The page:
You see that for myself I still see the crux of the matter in England, either artists will give their work to the dealers over there at miserable prices, or artists will get together and themselves choose intelligent agents who aren’t usurers. Now think the matter over — and send the letter or burn it, as you think best. It’s not a cut and dried thing I want to send you, but I’d very much like to see Tersteeg involved because he has the necessary self-assurance.
I shake your hand firmly.


I have one more study.10


Br. 1990: 581 | CL: 465
From: Vincent van Gogh
To: Theo van Gogh
Date: Arles, on or about Monday, 27 February 1888

1. In the coming weeks Vincent and Theo were to try to kindle Tersteeg’s interest in French modern art; Van Gogh wanted to involve Tersteeg in dealing in work of the Impressionists in England by means of the letter referred to here.
2. The contact between Reid and Van Wisselingh dated from the 1874-1882 period, when Van Wisselingh in London was a partner of the Scottish art dealer Daniel Cottier, and Reid was working in Glasgow. Van Wisselingh, Cottier and William Craibe Angus, an art dealer in Glasgow, acted as agents for one another. Reid joined them later, but the ties to his business were looser. See Heijbroek and Wouthuysen 1999, p. 27.
3. Van Wisselingh had done his training at Goupil’s branch in The Hague (1864-1866) and then worked at the firm’s headquarters in Paris (1866-1874). Between 1881 and 1890, as an independent art dealer, he was an important customer of Goupil’s in The Hague, where Tersteeg had been manager since 1867. See Stolwijk 1998, p. 218 (n. 104).
4. Since 1886 Theo had regularly exhibited and sold work by the Impressionists in Boussod, Valadon & Cie’s upstairs gallery in boulevard Montmartre.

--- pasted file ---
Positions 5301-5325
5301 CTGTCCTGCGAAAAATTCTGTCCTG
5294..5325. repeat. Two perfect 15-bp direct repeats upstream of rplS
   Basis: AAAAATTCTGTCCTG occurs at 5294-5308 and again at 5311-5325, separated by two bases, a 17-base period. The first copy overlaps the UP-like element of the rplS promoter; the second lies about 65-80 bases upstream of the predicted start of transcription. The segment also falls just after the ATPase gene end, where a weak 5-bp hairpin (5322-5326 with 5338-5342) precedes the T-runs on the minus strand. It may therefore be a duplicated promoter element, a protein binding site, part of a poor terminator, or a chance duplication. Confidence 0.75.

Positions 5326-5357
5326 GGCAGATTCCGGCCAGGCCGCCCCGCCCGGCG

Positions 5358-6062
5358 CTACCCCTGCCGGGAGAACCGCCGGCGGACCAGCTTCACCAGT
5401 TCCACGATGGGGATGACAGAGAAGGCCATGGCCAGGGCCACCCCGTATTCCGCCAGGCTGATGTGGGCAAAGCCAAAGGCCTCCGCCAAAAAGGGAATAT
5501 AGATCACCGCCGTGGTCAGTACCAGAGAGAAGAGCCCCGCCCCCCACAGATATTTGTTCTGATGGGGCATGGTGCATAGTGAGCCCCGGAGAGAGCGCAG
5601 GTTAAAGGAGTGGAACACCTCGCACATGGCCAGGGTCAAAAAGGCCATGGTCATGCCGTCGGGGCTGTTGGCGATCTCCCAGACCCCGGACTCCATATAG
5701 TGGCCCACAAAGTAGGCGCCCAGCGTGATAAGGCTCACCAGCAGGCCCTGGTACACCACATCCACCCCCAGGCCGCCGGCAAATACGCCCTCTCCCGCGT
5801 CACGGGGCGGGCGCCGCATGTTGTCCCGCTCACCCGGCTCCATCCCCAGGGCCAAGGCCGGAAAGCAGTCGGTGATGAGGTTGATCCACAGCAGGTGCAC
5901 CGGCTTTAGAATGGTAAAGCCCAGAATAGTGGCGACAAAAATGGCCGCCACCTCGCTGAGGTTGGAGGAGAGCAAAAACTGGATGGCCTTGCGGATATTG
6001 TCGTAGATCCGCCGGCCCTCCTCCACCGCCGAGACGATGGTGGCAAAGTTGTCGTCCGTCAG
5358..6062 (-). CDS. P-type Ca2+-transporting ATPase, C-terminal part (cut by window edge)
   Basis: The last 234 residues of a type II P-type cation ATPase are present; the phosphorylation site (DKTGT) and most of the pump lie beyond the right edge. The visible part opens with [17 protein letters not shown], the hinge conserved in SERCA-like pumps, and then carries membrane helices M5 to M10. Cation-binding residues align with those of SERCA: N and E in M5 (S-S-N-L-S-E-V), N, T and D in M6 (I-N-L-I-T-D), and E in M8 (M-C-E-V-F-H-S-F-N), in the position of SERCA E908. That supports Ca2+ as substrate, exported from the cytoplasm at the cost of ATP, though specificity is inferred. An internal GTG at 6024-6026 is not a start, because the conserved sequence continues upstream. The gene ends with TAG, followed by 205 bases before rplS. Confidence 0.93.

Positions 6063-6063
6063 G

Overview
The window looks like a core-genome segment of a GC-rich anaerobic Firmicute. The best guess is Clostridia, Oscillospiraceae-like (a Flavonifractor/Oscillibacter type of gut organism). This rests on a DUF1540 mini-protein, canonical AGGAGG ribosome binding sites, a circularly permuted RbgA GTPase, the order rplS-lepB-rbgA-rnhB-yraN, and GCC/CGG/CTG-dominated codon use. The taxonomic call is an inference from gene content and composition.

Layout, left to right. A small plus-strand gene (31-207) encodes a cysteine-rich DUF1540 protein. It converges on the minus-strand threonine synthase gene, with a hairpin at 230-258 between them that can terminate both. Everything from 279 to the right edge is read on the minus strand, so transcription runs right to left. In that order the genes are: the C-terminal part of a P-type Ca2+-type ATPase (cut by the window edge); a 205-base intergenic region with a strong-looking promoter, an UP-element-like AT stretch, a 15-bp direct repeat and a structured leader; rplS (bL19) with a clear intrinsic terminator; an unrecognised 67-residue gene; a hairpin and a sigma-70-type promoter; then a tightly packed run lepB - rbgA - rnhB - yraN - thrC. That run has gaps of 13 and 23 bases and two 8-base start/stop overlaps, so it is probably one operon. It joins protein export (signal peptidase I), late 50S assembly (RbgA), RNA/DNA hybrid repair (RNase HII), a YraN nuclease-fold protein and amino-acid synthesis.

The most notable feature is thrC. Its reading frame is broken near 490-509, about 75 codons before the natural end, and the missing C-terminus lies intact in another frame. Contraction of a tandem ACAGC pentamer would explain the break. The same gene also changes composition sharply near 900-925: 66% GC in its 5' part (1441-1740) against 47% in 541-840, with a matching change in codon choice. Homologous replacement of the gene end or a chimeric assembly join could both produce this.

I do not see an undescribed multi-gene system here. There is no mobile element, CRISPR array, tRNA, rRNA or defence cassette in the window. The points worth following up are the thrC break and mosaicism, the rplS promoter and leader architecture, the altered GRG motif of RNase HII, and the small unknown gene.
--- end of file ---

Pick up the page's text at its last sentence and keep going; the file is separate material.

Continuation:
5. On 1 July 1887 Van Wisselingh, who had had his own art gallery in Amsterdam since 1884, married Isabella Murray Mowat Angus in Glasgow. She was the daughter of William Craibe Angus. See Heijbroek and Wouthuysen 1999, p. 27. Angus was Reid’s main competitor in the trade in Monticellis in Scotland.
6. There was a greater awareness of recent developments in French art in Belgium than there was in the Netherlands. In January 1884 a group of Belgian artists, among them James Ensor, Theo van Rijsselberghe and Octave Maus, founded Le Groupe des Vingt in Brussels. Like the Société des Artistes Indépendants set up in Paris the same year, Les Vingt’s aim was to promote modern art in various ways, including staging annual exhibitions – to which foreign artists were also invited. Les Vingt published the weekly L’Art Moderne. Revue Critique des Arts et de la Littérature.
The Impressionists had been well represented for several years at Les Vingt exhibitions, which drew large crowds. The fifth exhibition of Les Vingt had opened at the beginning of February 1888, with works by Anquetin, Caillebotte, Toulouse-Lautrec, Guillaumin, Signac and others. See exhib. cat. Brussels 1993 and Delevoy 1981, p. 125 ff.
a. Read: ‘à l’aise’.
7. David Croal Thomson managed the London branch of Boussod, Valadon & Cie from 1884 to 1897. In April 1889 he staged an exhibition of twenty works by Monet. See Fowle 1993, pp. 53-54 (appendix 2).
8. One of Van Gogh’s motives for going to the South was to look for opportunities to draw attention to the work of the Impressionists and that of his own generation in Marseille (see also letter 601).
9. See for the Dutch art world’s predominantly condescending and negative attitude to French Impressionism: Tempel 1999.
10. It is not known which new study this was. Previously it was thought to be Bowl of potatoes (F 386 / JH 1365), but that painting dates from early 1889; see Van Tilborgh et al. 2012, pp. 112, 119.